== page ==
North Korea has announced a detailed plan to launch a salvo of ballistic missiles towards the US Pacific territory of Guam, a major military hub and home to American bombers.
If carried out, it would be the North’s most provocative missile launch to date.
The announcement on Thursday warned that the North is finalising a plan to fire four of its Hwasong-12 missiles over Japan and into waters around the tiny island, which hosts 7,000 US military personnel on two main bases and has a population of 160,000.
Japan and South Korea vowed a strong reaction if the North were to go through with the plan.
The statement said the plan, which involves the missiles hitting waters 30 to 40 kilometres (19 to 25 miles) from the island, could be sent to leader Kim Jong Un for approval within a week or so.
It would be up to Kim whether the move is actually carried out.
It is unclear whether – or exactly why – North Korea would risk firing missiles so close to US territory.
Such a launch would almost compel the United States to attempt an intercept and possibly generate further escalation.
North Korea, no stranger to bluffing, frequently uses extremely bellicose rhetoric with warnings of military action to keep its adversaries on their heels.
It generally couches its threats with language stating it will not attack the United States unless it has been attacked first or has determined an attack is imminent.
But the statement raised worries amid threats from both sides.
Following reports that US intelligence suggests the North might be able to pair a nuclear warhead with a missile capable of reaching targets on the United States mainland, President Donald Trump warned North Korea that “it faces retaliation with fire and fury unlike any the world has seen before”.
Pyongyang, meanwhile, has been louder in its complaints against a new and tough round of sanctions imposed by the United Nations, with strong US backing, and Washington’s use of Guam as a staging ground for its stealth bombers, which could be used to attack North Korea and are a particularly sore point with the ruling regime in Pyongyang.
Its reported plan is extremely specific, suggesting it is actually plotting a launch.
The report said the Hwasong-12 rockets would fly over Shimane, Hiroshima and Koichi prefectures in Japan and travel “1,065 seconds before hitting the waters 30 to 40 kilometres away from Guam”.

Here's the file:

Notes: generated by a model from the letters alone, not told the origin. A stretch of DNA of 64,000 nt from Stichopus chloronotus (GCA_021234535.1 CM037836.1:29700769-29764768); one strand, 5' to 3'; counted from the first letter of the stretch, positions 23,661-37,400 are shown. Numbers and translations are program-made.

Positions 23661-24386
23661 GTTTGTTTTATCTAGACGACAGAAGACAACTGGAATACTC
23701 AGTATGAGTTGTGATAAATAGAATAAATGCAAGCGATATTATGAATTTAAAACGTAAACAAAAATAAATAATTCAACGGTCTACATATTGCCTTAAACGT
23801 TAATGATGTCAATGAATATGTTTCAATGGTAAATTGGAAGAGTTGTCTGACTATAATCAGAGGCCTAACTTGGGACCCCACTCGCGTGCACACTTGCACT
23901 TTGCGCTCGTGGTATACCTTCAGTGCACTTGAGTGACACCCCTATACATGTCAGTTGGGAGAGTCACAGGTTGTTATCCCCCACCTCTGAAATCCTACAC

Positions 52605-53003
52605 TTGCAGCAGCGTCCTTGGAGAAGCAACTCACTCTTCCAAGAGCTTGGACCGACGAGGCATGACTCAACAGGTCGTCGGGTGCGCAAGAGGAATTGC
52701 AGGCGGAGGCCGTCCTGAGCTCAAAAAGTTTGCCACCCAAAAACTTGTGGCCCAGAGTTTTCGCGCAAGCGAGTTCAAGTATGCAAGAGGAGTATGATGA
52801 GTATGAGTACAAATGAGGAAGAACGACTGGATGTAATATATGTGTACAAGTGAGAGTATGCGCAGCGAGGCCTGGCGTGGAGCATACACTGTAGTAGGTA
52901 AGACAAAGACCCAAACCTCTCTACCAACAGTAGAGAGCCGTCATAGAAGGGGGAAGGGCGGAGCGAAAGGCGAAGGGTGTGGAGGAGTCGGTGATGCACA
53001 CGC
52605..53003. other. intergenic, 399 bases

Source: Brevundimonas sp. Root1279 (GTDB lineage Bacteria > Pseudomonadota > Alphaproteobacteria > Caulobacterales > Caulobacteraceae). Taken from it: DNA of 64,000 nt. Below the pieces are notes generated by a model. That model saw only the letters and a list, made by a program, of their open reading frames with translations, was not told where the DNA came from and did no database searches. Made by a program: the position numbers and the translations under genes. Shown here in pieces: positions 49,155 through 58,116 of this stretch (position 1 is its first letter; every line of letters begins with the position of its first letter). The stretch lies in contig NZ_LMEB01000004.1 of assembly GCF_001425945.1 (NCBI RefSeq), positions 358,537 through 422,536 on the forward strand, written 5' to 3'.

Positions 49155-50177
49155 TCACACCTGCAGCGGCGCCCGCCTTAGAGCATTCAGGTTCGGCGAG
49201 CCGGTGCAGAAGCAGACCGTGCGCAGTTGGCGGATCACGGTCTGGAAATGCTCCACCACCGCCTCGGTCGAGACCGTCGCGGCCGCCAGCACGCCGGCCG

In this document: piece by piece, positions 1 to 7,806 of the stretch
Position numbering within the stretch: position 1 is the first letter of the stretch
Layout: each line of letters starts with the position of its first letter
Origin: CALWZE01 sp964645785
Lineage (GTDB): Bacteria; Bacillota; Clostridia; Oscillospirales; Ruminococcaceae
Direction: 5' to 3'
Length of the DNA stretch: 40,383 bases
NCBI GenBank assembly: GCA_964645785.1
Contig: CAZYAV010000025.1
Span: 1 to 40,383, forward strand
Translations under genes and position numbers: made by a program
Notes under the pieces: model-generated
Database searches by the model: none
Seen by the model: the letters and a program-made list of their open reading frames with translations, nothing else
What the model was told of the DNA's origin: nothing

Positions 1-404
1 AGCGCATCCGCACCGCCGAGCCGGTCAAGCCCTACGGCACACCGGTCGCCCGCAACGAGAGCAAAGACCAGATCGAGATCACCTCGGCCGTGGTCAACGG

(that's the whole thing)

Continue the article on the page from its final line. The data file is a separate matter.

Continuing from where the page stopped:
It said the Korean People’s Army Strategic Force will finalise the plan by mid-August, present it to Kim Jong Un and “wait for his order”.
“We keep closely watching the speech and behaviour of the US,” it said.
Such a move would not merely be a test launch, but a demonstration of military capabilities that could easily lead to severe consequences.
South Korea’s military responded by saying North Korea will face a “stern and strong” response from Washington and Seoul.
Taking it a step further, Japan’s defence minister Itsunori Onodera told parliament a missile attack on the US territory would be a Japanese national emergency because it would threaten Japan’s existence as a nation.
If North Korea were to actually carry it out – even if it aimed at hitting the waters off Guam and not the island itself – that would clearly pose a potential threat to US territory and put the United States in a much more complicated situation than it has been during previous missile launches.
Guam lies about 3,400 kilometres (2,100 miles) from the Korean Peninsula, and it is extremely unlikely Kim’s government would risk annihilation with a pre-emptive attack on US citizens.
It is also unclear how reliable North Korea’s missiles would be against such a distant target, but no-one was writing off the danger completely.
Washington has been testing its missile defences in response to the North’s stepped-up development and the current escalation of tensions could lead to pressure for the US military to try to shoot down the North’s missiles in mid-flight if they are heading towards Guam.
That would be likely to open up a set of very major problems, including the possibility of both a very high-profile failure or a miscalculation of Washington’s intentions and a more deadly pre-emptive strike by the North – which has missiles able to hit Tokyo and conventional weapons that could devastate South Korea’s capital Seoul.
The Hwasong-12, which was revealed for the first time at a military parade in April, is an intermediate-range ballistic missile that is believed to have a radius of more than 3,700 kilometres (2,300 miles).
It can be fired from mobile launchers, making it hard to detect and destroy on the ground.
By launching a salvo of four, the North would be attempting to make it harder for the US to intercept all of the incoming missiles.
Its stated flight path over Japan is also very aggressive – it has recently tried to avoid flying over neighbouring countries by shooting its missiles up at a very high angle to land in the ocean.
Washington, meanwhile, has been giving out mixed signals about its intentions.
While Mr Trump was threatening annihilation and boasting from the New Jersey golf resort where he is on holiday that he has made the US nuclear arsenal “far stronger and more powerful than ever before”, secretary of state Rex Tillerson sought to calm the sense of crisis.
“Americans should sleep well at night,” Mr Tillerson told reporters.
“Nothing that I have seen and nothing that I know of would indicate that the situation has dramatically changed in the last 24 hours.”
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